Beloved Record Shop Dead Wax Is Resurrected And Having A Soft Opening For Its New Location. Ahead Of That, We Check In With Its Runner.

Brad Sigler is stressed, but very happy when we talk to him on a hot Monday afternoon. It’s mere days before his beloved Dead Wax Records opens again in a brick-and-mortar location, not very far from where it had left over a handful of years ago. He’s quite open about the journey he’s been on since he last ran a store.

Nestled in a location in Carrollton, the carefully-curated store has been selective about what they carry, but welcomes all walks of life inside. (As in, you don’t have to justify your taste before you step in the door.) With stock of punk, metal, indie, classic rock and hip-hop, Sigler knows what will bring people out to a small shop that is rather isolated from other stores in town.

This weekend, there will be a soft opening at the new location, on 1014 S. Broadway St. near downtown Carrollton. Occupying a former space for a jewelry store and next to a coffee shop, the hope is there will be plenty of foot traffic around it, as it’s near some of the downtown’s main attractions, like Babe’s and Cane Rosso.

How long has been since Dead Wax was between physical locations?

Almost seven years now.

Where has the time flown?

[Laughs] To my waistline.

You’ve kept doing Dead Wax at the Double Wide and Lee Harvey’s flea markets, so what’s it like in 2022 opening up another brick-and-mortar store?

It’s really strange. When I started up the last store, there wasn’t any competition other than Good [Records], and now there is a ton of competition. You’ve got Spinster, Josey . . . but everyone’s got their own thing. Definitely a lot more competition for used records and new records. Everyone’s clawing and scratching for the same stuff.

When it comes to new records, it can be overwhelming to browse through bins. If various stores are arranged in different ways, you will have repeat customers. I always thought it was easy at the old Dead Wax to go through your metal section and punk section. I did not have to wade through a lot of used ABBA and Eagles records to find the new Modern Baseball record.

Nothing’s changed. It’s still the same. No duplicates in the bin. Nothing below a Very Good [condition] in the bins. You’re not going to find 20 copies of Olivia Rodrigo [the Sour LP]. It’s just not gonna happen.

I don’t think there are any bad record stores in North Texas. Diversity is the only reason why I consider going to various locations.

I understand that.

What have you been doing for the past seven years, aside from pop-up shops and DJing at various bars?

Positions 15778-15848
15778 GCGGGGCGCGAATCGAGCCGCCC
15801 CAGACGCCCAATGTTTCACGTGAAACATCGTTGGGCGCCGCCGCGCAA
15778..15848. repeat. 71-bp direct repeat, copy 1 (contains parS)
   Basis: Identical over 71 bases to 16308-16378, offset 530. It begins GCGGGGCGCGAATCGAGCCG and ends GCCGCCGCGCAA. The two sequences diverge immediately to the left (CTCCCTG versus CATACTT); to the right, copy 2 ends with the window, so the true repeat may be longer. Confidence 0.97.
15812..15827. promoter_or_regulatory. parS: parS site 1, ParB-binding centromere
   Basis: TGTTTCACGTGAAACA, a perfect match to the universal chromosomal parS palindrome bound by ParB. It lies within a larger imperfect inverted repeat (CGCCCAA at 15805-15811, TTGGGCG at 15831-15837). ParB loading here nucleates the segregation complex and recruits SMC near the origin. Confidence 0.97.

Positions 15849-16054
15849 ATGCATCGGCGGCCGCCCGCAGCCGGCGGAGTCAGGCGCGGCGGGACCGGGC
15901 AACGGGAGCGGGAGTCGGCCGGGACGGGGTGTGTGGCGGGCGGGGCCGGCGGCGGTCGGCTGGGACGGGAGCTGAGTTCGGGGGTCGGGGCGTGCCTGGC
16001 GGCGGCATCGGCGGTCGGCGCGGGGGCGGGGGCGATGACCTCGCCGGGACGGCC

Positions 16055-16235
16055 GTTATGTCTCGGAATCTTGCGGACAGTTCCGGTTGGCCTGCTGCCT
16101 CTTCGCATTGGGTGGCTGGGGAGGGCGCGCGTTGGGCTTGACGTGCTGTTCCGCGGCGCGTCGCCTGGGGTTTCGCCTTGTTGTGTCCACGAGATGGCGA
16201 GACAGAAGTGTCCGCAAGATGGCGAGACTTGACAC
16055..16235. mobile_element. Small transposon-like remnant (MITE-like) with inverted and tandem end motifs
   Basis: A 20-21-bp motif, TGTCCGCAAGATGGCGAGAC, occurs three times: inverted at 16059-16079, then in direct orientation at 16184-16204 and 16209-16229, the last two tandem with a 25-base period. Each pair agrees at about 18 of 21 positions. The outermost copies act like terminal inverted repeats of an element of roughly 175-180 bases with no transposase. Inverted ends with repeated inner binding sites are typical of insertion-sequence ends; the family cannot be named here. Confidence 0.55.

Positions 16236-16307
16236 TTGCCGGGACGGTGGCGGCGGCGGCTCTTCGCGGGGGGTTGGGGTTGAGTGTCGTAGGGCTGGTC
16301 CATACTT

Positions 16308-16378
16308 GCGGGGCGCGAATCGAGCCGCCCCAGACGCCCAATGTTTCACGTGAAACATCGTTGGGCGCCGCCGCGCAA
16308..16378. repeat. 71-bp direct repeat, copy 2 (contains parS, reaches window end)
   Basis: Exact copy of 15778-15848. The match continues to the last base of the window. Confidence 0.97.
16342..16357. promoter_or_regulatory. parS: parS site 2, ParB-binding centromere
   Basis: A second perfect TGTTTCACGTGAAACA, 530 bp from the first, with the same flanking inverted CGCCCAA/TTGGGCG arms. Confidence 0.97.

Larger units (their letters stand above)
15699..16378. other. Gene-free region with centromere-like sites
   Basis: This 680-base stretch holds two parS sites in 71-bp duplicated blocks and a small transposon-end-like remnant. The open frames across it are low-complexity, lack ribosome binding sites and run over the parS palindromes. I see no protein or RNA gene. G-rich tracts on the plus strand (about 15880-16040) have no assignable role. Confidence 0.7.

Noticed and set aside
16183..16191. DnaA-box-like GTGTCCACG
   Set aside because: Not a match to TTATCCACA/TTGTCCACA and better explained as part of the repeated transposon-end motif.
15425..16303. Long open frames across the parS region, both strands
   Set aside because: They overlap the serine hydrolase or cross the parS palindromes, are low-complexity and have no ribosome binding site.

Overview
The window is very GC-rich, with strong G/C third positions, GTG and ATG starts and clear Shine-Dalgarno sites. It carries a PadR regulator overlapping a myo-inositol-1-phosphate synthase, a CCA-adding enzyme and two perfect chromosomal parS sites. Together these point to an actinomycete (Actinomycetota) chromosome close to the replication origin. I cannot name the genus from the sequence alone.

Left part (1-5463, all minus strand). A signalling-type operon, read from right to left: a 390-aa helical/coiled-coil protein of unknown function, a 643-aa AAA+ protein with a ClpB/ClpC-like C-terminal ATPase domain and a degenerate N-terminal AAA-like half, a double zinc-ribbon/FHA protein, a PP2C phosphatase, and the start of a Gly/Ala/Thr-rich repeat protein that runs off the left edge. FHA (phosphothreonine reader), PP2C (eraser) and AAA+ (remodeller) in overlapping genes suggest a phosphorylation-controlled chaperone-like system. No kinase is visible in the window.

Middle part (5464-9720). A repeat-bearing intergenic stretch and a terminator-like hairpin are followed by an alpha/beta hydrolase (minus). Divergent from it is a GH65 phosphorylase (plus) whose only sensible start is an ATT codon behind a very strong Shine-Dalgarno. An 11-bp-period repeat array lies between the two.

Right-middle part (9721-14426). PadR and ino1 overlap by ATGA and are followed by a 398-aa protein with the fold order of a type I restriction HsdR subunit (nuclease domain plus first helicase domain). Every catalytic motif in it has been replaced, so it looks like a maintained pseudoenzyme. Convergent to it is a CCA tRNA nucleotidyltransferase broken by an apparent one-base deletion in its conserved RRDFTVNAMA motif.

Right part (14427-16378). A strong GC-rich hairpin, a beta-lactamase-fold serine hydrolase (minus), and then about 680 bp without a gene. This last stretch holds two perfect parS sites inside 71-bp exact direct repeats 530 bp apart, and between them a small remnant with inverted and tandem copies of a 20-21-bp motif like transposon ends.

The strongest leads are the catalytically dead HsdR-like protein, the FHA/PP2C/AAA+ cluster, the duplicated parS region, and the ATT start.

I was still going out and buying stuff. JT from the old store has always helped me out. He’s been splitting the bill with me on new and used records. In the interim, I did a little Uber-ing, Door Dash-ing and everything else. When the pandemic hit, a friend of mine – who owned a Thai restaurant in Addison – needed help, so I ended up there.

Once things got back to normal, we started doing the pop-ups again. And here we are. This is the fourth independent store I’ve run in the last 20-plus years.

Will there be anything different about running this new Dead Wax?

I’m running the store. I don’t own it. Alan [Haworth], who brought me in on this, his view of it is, it is my store. He lets me make 99.9 percent of the decisions on almost all of the stock, all the fixtures. He and I don’t have the same taste in music, so there’s some more modern pop in the bins than I would normally have.

But as far as a deep catalog of metal, punk, new wave, post-punk and classic rock, it’s essentially the same thing. Just the prices have gotten a lot more expensive. [Laughs]

Is the new location a little bigger than the previous location?

The layout’s different, but I think it’s essentially the same. It feels bigger. We spent so much time getting the main fixtures in the racks and buying new stuff and used collections, pricing and getting it all in the system. Half of the store is done.

There’s a wall in the back where we have room to grow and do stuff. We won’t have that ready by the time we open this weekend. Again, a work in progress. We have room for a small stage, if we want to rearrange the back end, and we probably will.

Instead of it being an apartment, it’s a laid-back rectangle. It’s not L-shaped like the last one. You walk in the door, you see everything.

What is it about Carrollton that attracts you to running a business?

This store is literally one door down from the first store I ever had in 1999. Different owner now, different company.

I was running around, I saw it. The broker working on locations for us also found this one. Once we looked inside and looked at it, found out the overhead would be low, [we] didn’t have to look around more. There’s a lot of foot traffic. There’s so much down here than when I was last time.

Josey [Records] is a destination. You’re not going to Cavender’s. There are no restaurants, there are no bars. Coming down here, you might be going down to Babe’s, Cane Rosso, Three Nations [and/or] the coffee shop next door. People tend to park in this area to get to anything, so you walk by the store.

We can keep the prices low. We have room to grow. It ticked all the boxes. We looked at a lot of places and the rent at the one in Addison was three times what this was.

Dead Wax Records is located at 1014 S Broadway St, in Carrollton.

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